I'm afraid it's all guesswork, but the cynic in me makes my knee twitch every time Reid's in charge. While it did seem like a good show, I fear it was done to mute the criticism on the war funding bill. A month from now, he has nothing to lose by passing it with immunity.

As well, he's set the precedent of refusing to honor a hold.

I hope you're correct, but being burned so much previously, I'm in wait and see mode for the duration.

Submitted by lambert on

Last I checked, Republican holds were doing just fine.

We. Are. Going. To. Die. We must restore hope in the world. We must bring forth a new way of living that can sustain the world. Or else it is not just us who will die but everyone. What have we got to lose? Go forth and Fight!—Xan

leah's picture
Submitted by leah on

I'm at a disadvantage being two to three hours behind most of you,thus my silence as this fine thread collected itself.

I started to frame a response to all the excellent questions raised and opinions stated above, but realized it might better come in a post, since it touches on areas and questions I want to take up over several posts.

I'm not sure I'll get it posted today; I'm committed to going to Ikea to buy a table I've been waiting for my semi-local store to restock for two months now. If any of you have ever shopped at Ikea you will understand that such is generally a day-long activity, since one can pretty much bet on getting lost at least two times on every visit.

A few preliminary thoughts.

Lambert, I hate being accused of being "nice."

I like to think of myself as a tough old broad, and my comments on Reid were meant to be correspondingly tentative, hence the awarding of only two cheers, and tentative ones at that.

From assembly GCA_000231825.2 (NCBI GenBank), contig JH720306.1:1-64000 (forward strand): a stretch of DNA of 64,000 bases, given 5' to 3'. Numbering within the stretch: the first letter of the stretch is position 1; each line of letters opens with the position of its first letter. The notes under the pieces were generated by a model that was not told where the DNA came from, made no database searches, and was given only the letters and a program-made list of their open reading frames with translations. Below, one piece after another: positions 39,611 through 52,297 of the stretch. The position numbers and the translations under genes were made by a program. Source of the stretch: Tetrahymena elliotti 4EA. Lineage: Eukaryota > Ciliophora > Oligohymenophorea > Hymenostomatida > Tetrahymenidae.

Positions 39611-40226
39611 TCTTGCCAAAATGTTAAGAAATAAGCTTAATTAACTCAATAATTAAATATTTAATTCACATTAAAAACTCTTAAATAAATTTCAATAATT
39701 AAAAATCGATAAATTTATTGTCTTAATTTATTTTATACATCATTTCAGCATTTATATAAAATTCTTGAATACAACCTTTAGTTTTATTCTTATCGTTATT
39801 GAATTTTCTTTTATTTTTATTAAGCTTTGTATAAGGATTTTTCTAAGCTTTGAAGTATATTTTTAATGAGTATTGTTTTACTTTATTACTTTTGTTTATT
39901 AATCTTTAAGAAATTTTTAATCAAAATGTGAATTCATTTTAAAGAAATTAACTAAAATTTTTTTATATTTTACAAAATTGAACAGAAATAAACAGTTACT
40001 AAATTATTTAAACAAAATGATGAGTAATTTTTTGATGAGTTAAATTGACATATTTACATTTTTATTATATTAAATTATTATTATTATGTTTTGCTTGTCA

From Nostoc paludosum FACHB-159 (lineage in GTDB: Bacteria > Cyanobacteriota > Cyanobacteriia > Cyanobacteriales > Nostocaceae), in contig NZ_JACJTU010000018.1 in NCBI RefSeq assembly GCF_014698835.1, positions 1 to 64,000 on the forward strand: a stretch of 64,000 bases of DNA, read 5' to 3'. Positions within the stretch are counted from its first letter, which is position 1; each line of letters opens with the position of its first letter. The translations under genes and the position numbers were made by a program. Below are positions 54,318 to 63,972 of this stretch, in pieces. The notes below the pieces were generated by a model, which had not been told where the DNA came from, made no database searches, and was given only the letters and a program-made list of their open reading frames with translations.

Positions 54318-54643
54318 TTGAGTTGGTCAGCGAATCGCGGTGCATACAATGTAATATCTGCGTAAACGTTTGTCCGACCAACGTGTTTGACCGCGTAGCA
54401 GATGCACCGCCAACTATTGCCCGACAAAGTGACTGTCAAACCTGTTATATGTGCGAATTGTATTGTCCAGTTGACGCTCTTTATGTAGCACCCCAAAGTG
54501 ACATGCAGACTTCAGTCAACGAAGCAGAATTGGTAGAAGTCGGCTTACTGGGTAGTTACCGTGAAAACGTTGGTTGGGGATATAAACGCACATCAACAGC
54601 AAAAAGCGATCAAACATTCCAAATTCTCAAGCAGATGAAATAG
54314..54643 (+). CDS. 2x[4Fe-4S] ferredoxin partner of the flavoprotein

Kevin, I share your unease about Reid. I agree with wait and see, although I'd say, while we are waiting let's do a lot to push these guys to where they need to be. The grassroots revolt against business as usual on FISA clearly had an impact.

Steelhead, I did mean Iowa, thank-you for noticing, I'm about to correct that.

MJS, the bit you quoted was confusing; I didn't mean "blanket," I meant to write retroactive. I wasn't saying that some sort of partial immunity would be okay. I think most of us feel that only the courts can decide if the Telcos broke the law. And it's not as if they'll be facing jail time; these are civil lawsuits. Interesting that the discussion is always about what to give or not to give to these big companies, and little corresponding discussion of what will be taken away from ordinary citizens if Republicans succeed in legislating away their right to get an accounting of what went on.

That's it for now.

To Lambert: look for "Table at Ikea" in your inbox.

MJS's picture
Submitted by MJS on

Gracias for the clarification(s). We can probably take off our tinfoil hats: the mind probe tentacles are of such a wavelength that resistance is futile.

We are truly fucked if this assault on "the governed" (which as Lambert pointed out began prior to 9/11) is not thoroughly examined in the public arena. There's so much money and core rights' issues at stake that it will be a deadly serious contest, no matter what.

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bringiton's picture
Submitted by bringiton on

At Reid’s web site, bottom of the page:

Note: Between December 21, 2007 and January 22, 2008, the Senate will meet in a series of scheduled pro forma sessions.

No recess appointments, no Spakovsky, but no FEC either. Still, a net positive.

hobson's picture
Submitted by hobson on

Wow!

Thanks to Leah for the analysis of the ins and outs of the Senate on this. It seems to have stimulated a more detailed and nuanced discussion of what people think about the Dems than just that they are feckless and no different from Republicans.